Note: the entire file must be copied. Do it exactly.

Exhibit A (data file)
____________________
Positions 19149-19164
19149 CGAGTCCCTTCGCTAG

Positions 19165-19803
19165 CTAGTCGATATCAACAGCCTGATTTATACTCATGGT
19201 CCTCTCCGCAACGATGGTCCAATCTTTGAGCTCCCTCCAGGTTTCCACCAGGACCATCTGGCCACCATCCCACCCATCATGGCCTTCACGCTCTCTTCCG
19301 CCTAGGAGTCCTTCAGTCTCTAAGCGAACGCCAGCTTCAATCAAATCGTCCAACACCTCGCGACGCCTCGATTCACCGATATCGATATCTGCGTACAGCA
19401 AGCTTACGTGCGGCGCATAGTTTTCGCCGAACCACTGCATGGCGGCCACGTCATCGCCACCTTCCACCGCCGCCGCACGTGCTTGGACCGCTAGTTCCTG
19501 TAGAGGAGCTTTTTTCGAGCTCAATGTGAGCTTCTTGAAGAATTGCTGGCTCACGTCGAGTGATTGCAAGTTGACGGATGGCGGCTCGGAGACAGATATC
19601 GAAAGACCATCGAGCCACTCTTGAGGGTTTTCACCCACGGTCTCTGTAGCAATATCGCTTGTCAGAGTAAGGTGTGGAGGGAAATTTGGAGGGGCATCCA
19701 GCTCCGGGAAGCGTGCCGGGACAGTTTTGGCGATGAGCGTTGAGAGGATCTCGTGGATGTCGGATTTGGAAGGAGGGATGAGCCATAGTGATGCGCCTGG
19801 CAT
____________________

Positions 19149-19164
19149 CGAGTCCCTTCGCTAG

Positions 19165-19803
19165 CTAGTCGATATCAACAGCCTGATTTATACTCATGGT
19201 CCTCTCCGCAACGATGGTCCAATCTTTGAGCTCCCTCCAGGTTTCCACCAGGACCATCTGGCCACCATCCCACCCATCATGGCCTTCACGCTCTCTTCCG
19301 CCTAGGAGTCCTTCAGTCTCTAAGCGAACGCCAGCTTCAATCAAATCGTCCAACACCTCGCGACGCCTCGATTCACCGATATCGATATCTGCGTACAGCA
19401 AGCTTACGTGCGGCGCATAGTTTTCGCCGAACCACTGCATGGCGGCCACGTCATCGCCACCTTCCACCGCCGCCGCACGTGCTTGGACCGCTAGTTCCTG
19501 TAGAGGAGCTTTTTTCGAGCTCAATGTGAGCTTCTTGAAGAATTGCTGGCTCACGTCGAGTGATTGCAAGTTGACGGATGGCGGCTCGGAGACAGATATC
19601 GAAAGACCATCGAGCCACTCTTGAGGGTTTTCACCCACGGTCTCTGTAGCAATATCGCTTGTCAGAGTAAGGTGTGGAGGGAAATTTGGAGGGGCATCCA
19701 GCTCCGGGAAGCGTGCCGGGACAGTTTTGGCGATGAGCGTTGAGAGGATCTCGTGGATGTCGGATTTGGAAGGAGGGATGAGCCATAGTGATGCGCCTGG
19801 CAT